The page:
JUNEAU (AP) -- The gubernatorial campaign of Lt. Gov. Fran Ulmer had to refund about $3,600 in campaign contributions collected last month in violation of state law, and turn a fund-raiser last week into a ''meet and greet'' session to avoid another violation.

Alyeska terminal closed to visitors this summer
VALDEZ -- Alyeska Pipeline Service Co. says the public will not be allowed to tour its terminal this summer.

Police arrest two men in Anchorage vandalism spree
ANCHORAGE (AP) -- An Anchorage man helped catch two suspected vandals who were arrested early Monday morning in connection with an overnight spree that left more than 50 vehicles with broken windows.

Palin, VanMeter win Iron Dog Classic
FAIRBANKS (AP) -- Todd Palin and Dusty Van Meter won the 2002 Tesoro Iron Dog Classic snowmachine race Saturday, edging Marc McKenna and Eric Quam by about a minute and a half.

Alyeska terminal closed to visitors this summer
VALDEZ (AP) -- Alyeska Pipeline Service Co. says the public will not be allowed to tour its terminal this summer.

Man snatches pain killers from hospital pharmacy
ANCHORAGE (AP) -- A man barged into Providence Alaska Medical Center's pharmacy Friday afternoon and stole an undisclosed quantity of a powerful pain killer, then apparently escaped in a distinctive vehicle -- a van from Hooters Restaurant.

New trooper kills self in weekend family dispute
ANCHORAGE (AP) -- A man in field training as an Alaska State Trooper died after shooting himself in the head as Anchorage police responded to a family argument over the weekend.

Police shoot Anchorage man's pickup truck
ANCHORAGE (AP) -- An Anchorage man has been charged with assault after police said he tried to run down an officer.

Fairbanks snowmachiner dies in accident
FAIRBANKS (AP) -- A Fairbanks snowmobiler was killed over the weekend when he went off a trail while riding north of the city, Alaska State Troopers report.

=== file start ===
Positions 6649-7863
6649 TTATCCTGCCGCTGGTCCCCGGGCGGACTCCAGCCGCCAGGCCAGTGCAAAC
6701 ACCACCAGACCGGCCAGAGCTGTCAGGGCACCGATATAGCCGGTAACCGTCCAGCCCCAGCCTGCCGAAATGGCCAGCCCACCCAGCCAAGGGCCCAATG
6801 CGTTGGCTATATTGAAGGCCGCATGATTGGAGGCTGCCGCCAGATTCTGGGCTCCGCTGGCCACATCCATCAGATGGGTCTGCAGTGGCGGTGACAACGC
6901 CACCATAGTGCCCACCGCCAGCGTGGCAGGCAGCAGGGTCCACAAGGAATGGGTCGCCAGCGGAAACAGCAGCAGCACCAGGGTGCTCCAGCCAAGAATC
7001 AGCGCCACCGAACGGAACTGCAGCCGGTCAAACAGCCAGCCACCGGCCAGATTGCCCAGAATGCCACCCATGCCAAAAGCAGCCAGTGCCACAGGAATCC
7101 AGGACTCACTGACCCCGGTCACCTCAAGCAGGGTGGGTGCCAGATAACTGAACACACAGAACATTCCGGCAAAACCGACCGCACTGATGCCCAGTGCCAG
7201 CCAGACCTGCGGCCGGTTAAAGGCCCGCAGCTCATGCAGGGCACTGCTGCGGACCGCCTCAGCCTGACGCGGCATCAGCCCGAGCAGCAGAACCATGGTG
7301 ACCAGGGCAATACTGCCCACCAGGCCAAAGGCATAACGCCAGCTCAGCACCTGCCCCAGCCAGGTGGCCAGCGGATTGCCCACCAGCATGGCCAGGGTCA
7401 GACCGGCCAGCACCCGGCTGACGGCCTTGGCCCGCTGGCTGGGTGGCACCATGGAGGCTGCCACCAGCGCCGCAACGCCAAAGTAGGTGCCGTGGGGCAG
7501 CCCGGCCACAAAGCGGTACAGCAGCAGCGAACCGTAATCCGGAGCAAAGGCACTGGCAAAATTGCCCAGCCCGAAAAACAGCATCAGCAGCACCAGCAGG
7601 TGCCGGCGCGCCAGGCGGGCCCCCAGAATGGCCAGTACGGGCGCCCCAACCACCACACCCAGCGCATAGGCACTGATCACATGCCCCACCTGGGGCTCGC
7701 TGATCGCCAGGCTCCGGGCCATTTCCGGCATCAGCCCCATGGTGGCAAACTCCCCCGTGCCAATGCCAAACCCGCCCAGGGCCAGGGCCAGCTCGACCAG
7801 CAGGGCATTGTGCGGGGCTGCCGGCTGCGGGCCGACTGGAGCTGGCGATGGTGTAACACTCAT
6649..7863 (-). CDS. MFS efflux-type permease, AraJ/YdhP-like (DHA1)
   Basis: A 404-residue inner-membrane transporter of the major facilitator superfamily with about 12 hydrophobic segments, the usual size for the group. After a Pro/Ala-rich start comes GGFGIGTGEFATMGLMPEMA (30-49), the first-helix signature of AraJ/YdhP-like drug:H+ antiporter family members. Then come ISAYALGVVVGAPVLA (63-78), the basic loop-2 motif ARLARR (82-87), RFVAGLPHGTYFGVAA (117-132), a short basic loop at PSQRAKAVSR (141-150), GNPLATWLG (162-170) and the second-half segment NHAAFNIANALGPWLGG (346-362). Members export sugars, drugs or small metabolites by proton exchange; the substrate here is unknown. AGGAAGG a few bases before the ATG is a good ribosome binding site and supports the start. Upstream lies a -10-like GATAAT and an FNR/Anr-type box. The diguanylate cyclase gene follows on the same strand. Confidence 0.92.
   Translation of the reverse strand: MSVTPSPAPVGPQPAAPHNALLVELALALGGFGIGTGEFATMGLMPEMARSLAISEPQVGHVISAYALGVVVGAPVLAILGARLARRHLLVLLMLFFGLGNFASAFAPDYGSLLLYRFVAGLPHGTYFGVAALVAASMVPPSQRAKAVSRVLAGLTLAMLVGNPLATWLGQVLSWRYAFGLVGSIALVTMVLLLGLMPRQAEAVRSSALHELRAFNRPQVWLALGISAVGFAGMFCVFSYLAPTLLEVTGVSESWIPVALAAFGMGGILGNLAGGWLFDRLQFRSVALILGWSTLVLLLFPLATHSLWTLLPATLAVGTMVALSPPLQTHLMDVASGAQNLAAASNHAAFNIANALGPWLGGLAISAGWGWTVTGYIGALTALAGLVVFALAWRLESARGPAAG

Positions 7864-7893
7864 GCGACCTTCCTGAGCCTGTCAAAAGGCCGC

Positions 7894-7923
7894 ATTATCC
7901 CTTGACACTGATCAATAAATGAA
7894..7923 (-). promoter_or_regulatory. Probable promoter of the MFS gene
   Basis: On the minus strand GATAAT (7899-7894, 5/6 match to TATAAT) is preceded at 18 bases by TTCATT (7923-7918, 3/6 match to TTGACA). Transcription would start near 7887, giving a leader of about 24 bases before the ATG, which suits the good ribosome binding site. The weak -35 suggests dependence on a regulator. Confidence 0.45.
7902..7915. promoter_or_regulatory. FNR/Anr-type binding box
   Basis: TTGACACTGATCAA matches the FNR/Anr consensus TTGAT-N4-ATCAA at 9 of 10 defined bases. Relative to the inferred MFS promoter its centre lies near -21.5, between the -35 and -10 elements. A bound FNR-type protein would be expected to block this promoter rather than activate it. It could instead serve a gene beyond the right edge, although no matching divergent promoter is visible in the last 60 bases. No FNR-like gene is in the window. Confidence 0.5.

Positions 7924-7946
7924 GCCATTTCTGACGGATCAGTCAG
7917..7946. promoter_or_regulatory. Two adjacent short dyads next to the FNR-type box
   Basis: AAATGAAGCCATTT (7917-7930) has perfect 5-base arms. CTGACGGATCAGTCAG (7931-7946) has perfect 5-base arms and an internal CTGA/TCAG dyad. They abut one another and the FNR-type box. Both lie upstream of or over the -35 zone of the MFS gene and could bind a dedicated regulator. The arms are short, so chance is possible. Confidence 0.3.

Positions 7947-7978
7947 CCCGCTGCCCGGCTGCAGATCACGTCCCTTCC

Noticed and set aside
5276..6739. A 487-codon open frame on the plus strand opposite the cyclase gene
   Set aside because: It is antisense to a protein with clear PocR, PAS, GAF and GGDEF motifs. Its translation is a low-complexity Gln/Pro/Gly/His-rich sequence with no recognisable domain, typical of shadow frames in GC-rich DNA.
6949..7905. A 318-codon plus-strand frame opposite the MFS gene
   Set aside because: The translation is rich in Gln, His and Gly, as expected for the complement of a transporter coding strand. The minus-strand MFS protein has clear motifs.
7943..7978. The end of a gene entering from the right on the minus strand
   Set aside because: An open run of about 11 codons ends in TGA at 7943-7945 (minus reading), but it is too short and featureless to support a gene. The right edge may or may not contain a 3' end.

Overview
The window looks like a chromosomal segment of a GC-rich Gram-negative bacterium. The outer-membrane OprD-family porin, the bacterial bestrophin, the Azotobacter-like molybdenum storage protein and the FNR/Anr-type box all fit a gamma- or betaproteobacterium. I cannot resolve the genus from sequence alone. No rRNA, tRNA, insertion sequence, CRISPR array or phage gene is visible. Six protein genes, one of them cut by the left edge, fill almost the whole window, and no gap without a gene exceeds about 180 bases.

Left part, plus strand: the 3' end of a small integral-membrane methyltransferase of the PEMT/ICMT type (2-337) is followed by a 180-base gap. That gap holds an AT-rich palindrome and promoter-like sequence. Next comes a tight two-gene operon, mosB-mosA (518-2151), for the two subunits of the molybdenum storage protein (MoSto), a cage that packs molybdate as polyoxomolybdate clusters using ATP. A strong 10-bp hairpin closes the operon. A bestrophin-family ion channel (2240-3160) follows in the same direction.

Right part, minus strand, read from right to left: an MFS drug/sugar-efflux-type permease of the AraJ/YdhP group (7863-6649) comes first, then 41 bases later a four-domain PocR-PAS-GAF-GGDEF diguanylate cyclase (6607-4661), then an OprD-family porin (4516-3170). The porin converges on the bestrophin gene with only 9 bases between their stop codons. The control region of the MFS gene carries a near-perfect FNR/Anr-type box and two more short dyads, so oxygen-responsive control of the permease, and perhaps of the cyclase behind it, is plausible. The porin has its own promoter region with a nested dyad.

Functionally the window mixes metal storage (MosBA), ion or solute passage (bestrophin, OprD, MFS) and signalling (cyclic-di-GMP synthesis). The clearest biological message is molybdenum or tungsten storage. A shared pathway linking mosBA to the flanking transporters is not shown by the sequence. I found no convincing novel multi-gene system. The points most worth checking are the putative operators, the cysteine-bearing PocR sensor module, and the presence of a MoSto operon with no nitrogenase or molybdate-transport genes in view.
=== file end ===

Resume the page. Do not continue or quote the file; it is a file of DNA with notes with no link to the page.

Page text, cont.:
Canadian authorities question hitchhiker in death of Alaskan
WHITEHORSE, Yukon (AP) -- Canadian authorities have questioned the hitchhiker picked up by an elderly Alaska man who was found bludgeoned to death last year in British Columbia.

Amchitka atomic veterans may get benefits and compensation
ANCHORAGE (AP) -- Under new Veterans Affairs regulations, Amchitka military personnel who developed radiation-related cancers may be eligible for medical benefits and compensation.

Kenai Peninsula looks for riches in birch sap
KENAI (AP) -- A different kind of thick, viscous liquid may be part of the answer to the Kenai Peninsula's economic dependence on oil. A new sweet crude, if you will.

Feb. 17, 2002 The Juneau Empire blasts anti-mining report
A disturbing wire story crossed our desk this week dealing with a very lopsided report paid for by the Southeast Alaska Conservation Council (SEACC) and the Northern Alaska Environmental Center entitled: ''The role of Metal Mining in the Alaska Economy.'' Dr. Thomas Power a University of Montana professor of economics authored the report.

Nineteen young mushers to run Jr. Iditarod
WASILLA (AP) -- Nineteen young mushers will be heading out on the trail Saturday for the 25th running of the Jr. Iditarod Sled Dog Race.

Feb. 19, 2002 The Fairbanks Daily News-Miner on new federal airport safety measures
Security in airports from Fairbanks to New York City and all points in between underwent a major change this past weekend. But to the average traveler, it probably seemed like not much happened.

Hilton guests come down with pool rash
ANCHORAGE (AP) -- A malfunction in an automatic chlorinating system is being blamed for causing a rash to break out on dozens of guests of the Anchorage Hilton Hotel.

Feb. 20, 2002 The Anchorage Daily News says House bill allows lawmakers to abdicate responsibility
Every time we look around, there's a new attempt to put democracy on autopilot in Juneau -- a spending limit or a tax cap or a term limit or some other attempt to rearrange the rules to convince voters that legislators will -- in the future -- be more responsible. Most of the time these tricks do nothing more than blur the focus on the real issue, which is ultimately both profoundly simple and properly difficult. The real issue is votes.